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Business

Bayer Sees No Sign of Recovery

After posting second-quarter results that were well below analysts’ expectations, the pharmaceuticals and chemicals giant said it saw no reason to expect a turnaround before the end of 2002.

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No amount of medicine can help -stricken German pharmaceutical giant Bayer AG

“We do not have any indication of a tangible upturn in the current year”, chief executive of Bayer Werner Wenning said on Thursday.

But he still upheld his target of raising net profit in 2002, which Bayer expects to do purely through the proceeds from divestments.

Analysts said that almost all aspects of Bayer’s second-quarter results had disappointed. Group revenue fell 7 percent to 7.2 billion euro while operating profit before one-off items slumped 41 percent to 318 million euro. Net profit, despite extraordinary income from the sale of Bayer’s remaining shares in photographics group Agfa-Gevaert, totaled just 293 million euro, a drop of 48 percent from the year-ago period.

The group’s poor showing was not only a result of the weak economy and price decreases but also of the sharp downturn in Bayer’s healthcare division.

The unit continues to grapple with the loss of the anti-cholesterol drug Lipobay, which it took off the market around a year go after it was linked to several deaths. The economic crises in Argentina and Brazil also weighed heavily on Bayer’s results.

“The figures are disappointing almost throughout,” said Ulrich Huwald, analyst at M.M. Warburg. The markets responded accordingly. Shares in Bayer tumbled 5 percent on the news, and even deteriorated a little more as the session progressed. They closed down 5.75 percent at 23.75 euro.

Wenning said that Bayer is undergoing “a transitional year, during which it will lay the foundation for future growth”. But for this growth to materialize, the economy will have to pick up and the problems at Bayer’s healthcare division will have to be resolved.

Healthcare revenue alone was down 11 percent to 4.8 billion euro in the first half, while operating profit fell 16 percent to 440 million euro. “The return is highly unsatisfactory,” Wenning conceded. It currently stands at a 9.2 percent, considerably weaker than the rates obtained by its rivals.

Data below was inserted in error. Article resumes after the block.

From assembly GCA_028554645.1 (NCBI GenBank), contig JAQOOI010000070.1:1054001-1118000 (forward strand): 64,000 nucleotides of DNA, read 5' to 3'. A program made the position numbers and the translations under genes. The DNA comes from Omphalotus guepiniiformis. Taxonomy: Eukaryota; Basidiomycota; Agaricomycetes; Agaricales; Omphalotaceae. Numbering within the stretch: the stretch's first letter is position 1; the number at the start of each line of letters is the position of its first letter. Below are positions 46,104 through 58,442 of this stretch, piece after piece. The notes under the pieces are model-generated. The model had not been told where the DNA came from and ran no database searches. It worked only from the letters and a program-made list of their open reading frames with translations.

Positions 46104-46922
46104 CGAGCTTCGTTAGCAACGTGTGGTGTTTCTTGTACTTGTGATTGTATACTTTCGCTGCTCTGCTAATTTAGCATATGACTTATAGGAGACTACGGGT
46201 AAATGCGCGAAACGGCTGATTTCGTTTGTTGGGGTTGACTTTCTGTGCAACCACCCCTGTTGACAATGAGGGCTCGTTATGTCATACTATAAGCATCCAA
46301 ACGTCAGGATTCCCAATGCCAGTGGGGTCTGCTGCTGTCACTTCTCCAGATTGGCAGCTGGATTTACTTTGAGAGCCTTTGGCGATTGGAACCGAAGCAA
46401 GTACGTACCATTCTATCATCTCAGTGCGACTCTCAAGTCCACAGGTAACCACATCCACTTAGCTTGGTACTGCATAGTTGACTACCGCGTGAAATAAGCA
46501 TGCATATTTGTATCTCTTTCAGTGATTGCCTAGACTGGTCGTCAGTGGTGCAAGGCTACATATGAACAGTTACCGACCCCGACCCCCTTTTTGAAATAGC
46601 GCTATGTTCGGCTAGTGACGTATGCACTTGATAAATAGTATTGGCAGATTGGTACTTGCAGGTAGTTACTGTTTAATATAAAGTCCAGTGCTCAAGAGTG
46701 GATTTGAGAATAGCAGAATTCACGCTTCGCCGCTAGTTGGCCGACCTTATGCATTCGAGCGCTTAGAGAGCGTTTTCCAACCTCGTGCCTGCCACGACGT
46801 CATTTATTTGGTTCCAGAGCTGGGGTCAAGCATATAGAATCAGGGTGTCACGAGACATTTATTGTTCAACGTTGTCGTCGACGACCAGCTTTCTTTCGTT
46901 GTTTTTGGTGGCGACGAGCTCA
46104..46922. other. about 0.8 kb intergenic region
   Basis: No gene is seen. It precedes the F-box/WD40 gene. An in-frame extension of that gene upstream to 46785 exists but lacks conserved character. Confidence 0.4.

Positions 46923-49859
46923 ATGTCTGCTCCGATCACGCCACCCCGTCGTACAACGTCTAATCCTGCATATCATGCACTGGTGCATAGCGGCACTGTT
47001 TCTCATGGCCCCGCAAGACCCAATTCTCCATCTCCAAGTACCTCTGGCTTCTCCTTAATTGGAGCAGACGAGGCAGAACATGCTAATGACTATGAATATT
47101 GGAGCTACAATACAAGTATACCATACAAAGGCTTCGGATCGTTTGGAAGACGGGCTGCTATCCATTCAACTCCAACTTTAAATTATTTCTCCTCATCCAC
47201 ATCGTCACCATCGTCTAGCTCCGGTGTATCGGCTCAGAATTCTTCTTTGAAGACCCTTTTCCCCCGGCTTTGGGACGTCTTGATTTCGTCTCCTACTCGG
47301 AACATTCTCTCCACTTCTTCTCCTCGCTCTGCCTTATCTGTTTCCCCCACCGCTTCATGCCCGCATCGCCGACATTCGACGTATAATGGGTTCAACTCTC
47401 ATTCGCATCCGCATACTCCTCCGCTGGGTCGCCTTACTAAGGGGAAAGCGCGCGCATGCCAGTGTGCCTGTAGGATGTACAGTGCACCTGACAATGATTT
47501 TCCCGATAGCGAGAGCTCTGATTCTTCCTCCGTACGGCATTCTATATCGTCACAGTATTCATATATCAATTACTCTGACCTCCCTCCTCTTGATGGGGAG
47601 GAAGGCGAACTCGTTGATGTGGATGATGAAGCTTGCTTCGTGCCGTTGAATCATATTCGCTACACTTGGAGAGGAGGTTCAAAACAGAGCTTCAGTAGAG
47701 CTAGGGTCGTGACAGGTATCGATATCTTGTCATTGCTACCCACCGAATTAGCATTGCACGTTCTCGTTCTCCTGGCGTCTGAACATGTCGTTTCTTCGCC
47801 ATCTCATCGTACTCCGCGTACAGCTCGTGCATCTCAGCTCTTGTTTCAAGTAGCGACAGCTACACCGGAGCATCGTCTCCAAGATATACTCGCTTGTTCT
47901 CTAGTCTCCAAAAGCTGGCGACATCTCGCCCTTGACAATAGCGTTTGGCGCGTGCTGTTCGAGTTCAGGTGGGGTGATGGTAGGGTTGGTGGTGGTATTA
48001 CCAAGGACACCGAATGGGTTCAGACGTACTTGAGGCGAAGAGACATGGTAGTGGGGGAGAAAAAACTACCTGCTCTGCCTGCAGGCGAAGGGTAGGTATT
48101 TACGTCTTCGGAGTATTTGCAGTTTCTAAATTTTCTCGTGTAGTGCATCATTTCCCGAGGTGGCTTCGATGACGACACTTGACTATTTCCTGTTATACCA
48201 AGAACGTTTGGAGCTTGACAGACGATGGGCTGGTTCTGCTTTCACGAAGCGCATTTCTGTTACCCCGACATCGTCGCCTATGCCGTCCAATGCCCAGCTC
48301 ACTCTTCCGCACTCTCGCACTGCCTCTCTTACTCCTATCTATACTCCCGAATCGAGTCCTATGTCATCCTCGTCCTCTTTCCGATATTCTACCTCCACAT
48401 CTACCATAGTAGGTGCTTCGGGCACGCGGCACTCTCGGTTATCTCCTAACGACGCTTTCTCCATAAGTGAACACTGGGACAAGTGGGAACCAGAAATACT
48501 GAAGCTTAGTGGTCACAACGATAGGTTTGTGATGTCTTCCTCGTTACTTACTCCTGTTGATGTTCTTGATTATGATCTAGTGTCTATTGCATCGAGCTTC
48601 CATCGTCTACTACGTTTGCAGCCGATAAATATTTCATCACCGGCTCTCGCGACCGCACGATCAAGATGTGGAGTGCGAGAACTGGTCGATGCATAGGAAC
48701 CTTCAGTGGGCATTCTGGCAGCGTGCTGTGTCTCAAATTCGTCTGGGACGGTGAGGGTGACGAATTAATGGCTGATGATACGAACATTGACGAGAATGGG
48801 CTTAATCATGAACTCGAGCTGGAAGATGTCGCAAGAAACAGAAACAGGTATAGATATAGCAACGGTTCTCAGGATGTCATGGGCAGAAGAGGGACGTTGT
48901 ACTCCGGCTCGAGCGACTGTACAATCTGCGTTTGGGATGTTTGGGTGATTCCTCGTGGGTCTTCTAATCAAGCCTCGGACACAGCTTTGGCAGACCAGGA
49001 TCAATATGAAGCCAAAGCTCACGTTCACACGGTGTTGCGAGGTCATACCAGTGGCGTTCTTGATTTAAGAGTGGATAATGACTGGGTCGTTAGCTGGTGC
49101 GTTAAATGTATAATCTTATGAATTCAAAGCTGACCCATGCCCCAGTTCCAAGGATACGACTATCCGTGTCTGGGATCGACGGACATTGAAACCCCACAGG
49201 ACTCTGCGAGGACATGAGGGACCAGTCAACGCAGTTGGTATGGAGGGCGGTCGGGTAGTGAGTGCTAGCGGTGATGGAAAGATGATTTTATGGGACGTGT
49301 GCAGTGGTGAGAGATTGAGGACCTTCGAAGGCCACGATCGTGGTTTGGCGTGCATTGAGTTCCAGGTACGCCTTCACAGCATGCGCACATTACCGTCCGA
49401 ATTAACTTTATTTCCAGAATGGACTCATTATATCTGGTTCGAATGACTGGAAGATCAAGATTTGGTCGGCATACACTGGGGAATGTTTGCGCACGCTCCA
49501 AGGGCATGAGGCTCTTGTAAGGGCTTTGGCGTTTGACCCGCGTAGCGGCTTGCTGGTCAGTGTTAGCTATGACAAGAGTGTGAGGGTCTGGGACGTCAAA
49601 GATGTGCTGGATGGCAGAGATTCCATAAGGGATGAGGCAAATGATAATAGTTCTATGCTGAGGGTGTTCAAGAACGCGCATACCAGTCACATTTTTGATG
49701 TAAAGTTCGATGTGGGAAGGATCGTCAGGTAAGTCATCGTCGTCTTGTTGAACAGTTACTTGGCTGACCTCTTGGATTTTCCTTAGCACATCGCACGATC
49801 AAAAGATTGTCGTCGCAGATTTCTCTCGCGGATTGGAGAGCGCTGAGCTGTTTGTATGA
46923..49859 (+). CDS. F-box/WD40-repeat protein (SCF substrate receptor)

Among the factors weighing on the division is growing competition from copycat drugs for its bloodpressure treatment Adalat, while the business with prescription-free drugs like Aspirin is feeling the impact from the Latin America crisis. Generic drug revenue declined 10 percent.

The currency crises in Argentina and Brazil shaved off some 60 million euro from the first-half profit of Bayer’s Cropscience unit. Bayer’s recent acquisition of Aventis Cropscience has increased its exposure to the region still further.

“The weak results of the acgrochemicals business are the biggest surprise among Bayer’s figures,” said Ludger Mues, analyst at Bank Sal. Oppenheim. The division’s return on sales, which once stood proud at 22 percent, was just 8.4 percent in the first six months, with high integration costs and write-downs contributing to the decline.

Bayer’s cyclical chemicals and polymer division also sees no signs of recovery. Instead, the battle for market share has resulted in clear price-reductions, which in turn led to a sharp drop in revenue and profit.

The only positive element in Bayer’s results, as WestLB analyst Andreas Theisen pointed out, was the group’s low debt level. In the course of the first half, Wenning was able to reduce debts from 15 billion euro to 12.1 billion euro.

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